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Saturday 3 June 2023 Dublin: 10°C
6 tips on how to start saving in 2016
Get the new year off to a good start.

JANUARY IS NEARLY over – how did that happen?

Your resolutions about going to the gym every morning might be falling by the wayside already, but never fear – there’s still plenty of time to get things in order for the rest of 2016.

When it comes to finances, there are plenty of changes you can make in order to become more financially fit in no time. We’ve rounded up some handy pieces of financial advice to help you get 2016 off to a flying start.

(But of course, feel free to share your own advice in the comments section – you never know who you might help.)

1. Missed your regular check-up?

The best way to approach a new or first-time savings account is to sit down and assess where your money is actually going on a weekly or monthly basis. This financial health check sheet can help. Once you’ve figured out your main outgoings, another idea is starting to keep a daily spending diary to see where the rest is being spent.

The possible savings you spot here could become the cash that you put away for a rainy day – making a difference for you long-term.

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2. The lay of the land

It’s worth checking regularly if your internet, TV packages, home and health insurance, etc are the best value. There are lots of price comparison sites out there, such as Switcher and Bonkers. As well as this, make sure there aren’t any services you no longer need – like a landline connection, travel insurance, etc. Check out Consumer Help’s range of financial product comparisons to get started.

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3. The offside rule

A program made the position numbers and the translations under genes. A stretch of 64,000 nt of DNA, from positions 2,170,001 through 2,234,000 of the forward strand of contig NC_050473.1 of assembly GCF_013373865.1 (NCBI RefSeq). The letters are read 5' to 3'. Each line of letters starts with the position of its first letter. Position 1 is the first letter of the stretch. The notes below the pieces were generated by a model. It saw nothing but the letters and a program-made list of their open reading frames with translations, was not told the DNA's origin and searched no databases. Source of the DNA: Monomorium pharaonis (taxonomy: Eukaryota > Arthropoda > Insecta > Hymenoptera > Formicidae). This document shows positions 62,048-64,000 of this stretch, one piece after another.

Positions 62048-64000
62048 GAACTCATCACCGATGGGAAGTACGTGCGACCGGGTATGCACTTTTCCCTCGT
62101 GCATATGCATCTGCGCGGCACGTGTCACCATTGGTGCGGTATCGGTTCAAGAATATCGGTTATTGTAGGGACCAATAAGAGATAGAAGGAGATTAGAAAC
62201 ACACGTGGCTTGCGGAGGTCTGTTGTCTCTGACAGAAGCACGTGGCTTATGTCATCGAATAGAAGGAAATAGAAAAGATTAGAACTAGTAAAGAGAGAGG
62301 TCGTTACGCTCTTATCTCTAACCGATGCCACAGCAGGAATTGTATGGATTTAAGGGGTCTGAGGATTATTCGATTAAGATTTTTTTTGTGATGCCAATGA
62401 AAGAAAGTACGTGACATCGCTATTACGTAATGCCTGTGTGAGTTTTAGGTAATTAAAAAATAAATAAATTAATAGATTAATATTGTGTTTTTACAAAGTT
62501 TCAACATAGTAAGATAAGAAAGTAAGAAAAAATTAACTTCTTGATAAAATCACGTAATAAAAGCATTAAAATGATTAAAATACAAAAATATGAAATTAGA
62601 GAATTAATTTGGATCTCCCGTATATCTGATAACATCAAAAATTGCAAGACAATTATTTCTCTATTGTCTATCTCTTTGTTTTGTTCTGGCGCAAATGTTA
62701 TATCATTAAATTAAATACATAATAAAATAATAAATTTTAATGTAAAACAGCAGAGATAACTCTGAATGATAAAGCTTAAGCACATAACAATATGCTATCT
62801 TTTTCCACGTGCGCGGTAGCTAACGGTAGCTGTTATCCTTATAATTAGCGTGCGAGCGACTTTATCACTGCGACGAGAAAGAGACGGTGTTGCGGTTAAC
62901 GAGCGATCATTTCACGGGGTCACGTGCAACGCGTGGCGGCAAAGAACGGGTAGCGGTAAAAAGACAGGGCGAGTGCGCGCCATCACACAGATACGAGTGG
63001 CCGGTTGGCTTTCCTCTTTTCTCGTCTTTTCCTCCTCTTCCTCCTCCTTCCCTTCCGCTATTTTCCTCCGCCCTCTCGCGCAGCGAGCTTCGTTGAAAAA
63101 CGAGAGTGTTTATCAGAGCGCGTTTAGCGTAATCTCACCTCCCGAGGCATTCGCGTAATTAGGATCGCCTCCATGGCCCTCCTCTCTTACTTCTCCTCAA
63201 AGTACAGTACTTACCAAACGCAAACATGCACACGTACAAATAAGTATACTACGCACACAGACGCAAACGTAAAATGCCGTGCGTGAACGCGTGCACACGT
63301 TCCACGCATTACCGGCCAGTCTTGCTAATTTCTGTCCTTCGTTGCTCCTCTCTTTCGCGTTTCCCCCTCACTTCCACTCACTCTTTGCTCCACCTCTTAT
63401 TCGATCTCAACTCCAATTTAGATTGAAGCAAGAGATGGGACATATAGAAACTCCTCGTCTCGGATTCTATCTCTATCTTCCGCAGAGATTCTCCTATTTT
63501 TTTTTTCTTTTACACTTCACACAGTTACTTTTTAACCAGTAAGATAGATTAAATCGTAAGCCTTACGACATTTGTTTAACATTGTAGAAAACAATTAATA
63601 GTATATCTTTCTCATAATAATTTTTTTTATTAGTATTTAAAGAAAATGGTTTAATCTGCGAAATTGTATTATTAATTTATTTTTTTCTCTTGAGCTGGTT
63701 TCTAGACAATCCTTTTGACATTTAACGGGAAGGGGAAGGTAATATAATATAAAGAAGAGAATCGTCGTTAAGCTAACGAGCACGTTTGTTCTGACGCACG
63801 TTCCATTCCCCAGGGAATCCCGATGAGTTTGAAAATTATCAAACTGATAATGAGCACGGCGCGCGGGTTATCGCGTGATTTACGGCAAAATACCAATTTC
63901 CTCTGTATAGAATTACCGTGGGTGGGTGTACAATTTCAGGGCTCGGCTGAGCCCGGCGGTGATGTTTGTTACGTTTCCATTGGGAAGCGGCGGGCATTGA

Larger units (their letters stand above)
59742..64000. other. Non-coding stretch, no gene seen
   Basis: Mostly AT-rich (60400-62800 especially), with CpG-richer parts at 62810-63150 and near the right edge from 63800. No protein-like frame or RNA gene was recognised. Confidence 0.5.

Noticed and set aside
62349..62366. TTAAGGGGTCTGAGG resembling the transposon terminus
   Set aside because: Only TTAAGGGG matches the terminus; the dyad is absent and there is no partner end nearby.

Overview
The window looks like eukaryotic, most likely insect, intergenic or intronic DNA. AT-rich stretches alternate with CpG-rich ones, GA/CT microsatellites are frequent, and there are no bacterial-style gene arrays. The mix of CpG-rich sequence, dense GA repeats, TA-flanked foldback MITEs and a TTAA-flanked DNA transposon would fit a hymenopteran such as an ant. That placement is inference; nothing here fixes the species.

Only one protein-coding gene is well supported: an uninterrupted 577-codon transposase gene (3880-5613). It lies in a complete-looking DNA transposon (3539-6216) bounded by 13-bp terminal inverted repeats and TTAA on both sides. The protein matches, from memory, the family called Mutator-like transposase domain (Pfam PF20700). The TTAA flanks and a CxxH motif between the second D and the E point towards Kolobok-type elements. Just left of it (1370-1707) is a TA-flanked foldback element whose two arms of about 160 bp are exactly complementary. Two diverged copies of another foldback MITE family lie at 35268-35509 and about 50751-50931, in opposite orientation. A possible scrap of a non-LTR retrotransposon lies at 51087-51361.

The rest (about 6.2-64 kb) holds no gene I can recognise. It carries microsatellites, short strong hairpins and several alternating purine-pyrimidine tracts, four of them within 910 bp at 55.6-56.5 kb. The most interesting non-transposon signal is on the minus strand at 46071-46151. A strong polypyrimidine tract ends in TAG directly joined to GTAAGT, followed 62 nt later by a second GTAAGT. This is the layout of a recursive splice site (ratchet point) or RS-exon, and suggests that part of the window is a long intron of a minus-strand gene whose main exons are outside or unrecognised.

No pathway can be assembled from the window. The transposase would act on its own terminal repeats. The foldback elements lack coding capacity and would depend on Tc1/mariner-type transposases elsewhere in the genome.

Saving for that big holiday of your dreams, or an extension on the house? Put a name on your savings, and they’ll feel more real. Use a savings calculator to then work out how much per month your goal will require – and how long it will take.

Having a firm, set goal in mind makes it easier not to spend money unconsciously. If you know you’re saving a certain amount, you can keep that in your mind when trying to cut out unnecessary daily expenses (like that second Americano). Do a financial health check, above, on a regular basis to see how much you can up your saving amount over time in order to reduce how long it will take.

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4. Striking a balance

Your goals and monthly contributions should be realistic. Don’t leave yourself short, but try to see if there’s a minimum amount you could manage to spare. Too little and there’s a sense/feeling that savings are not growing, too much and you find yourself dipping into savings resulting in feeling like a failure. You may not get it right straight away but after a few weeks/months, forecasts can be adjusted to more realistic levels.

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5. Playing the field

Also, if you’re going to put your money away, make a decision on what type of savings account is right for you. There are long and short term options, variable and fixed rates, and lots in between. On a savings comparison site like Bonkers, you can select what type of saver you are, and what’s important to you, and compare different providers, interest rates and accounts at a glance.

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6. Outsmart yourself

Now, set up a direct debit taking that amount away on your payday, be that every week or month. If it’s gone before you know it’s there, you’re less likely to miss it. If you wait until the end of the month, chances are you’ll have managed to spend what you wanted to put away. (Prevention – always better than the cure, right?)

If you’re the type of person who is tempted to dip into savings, look into long term deposit  and 28 day notice accounts. Remove temptation!

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Have you any savings tips to share? Let us know your own best advice in the comments below.

If you’re tempted to dip into your savings, why not consider opening an account with a savings specialists rather than your day-to-day bank? That way your money is at arm’s length – removing temptation to dip in and out. If you want to be a smarter saver, head over to RaboDirect and find out all about their smart saving options. Reach your savings goals this year with the savings specialists.

This piece was created by a member of’s copywriting team. Coöperatieve Rabobank U.A., trading as RaboDirect, is licensed by the Dutch Central Bank in the Netherlands and is regulated by the Central Bank of Ireland for conduct of business rules. Terms and conditions apply. RaboDirect is part of the Rabobank Group.

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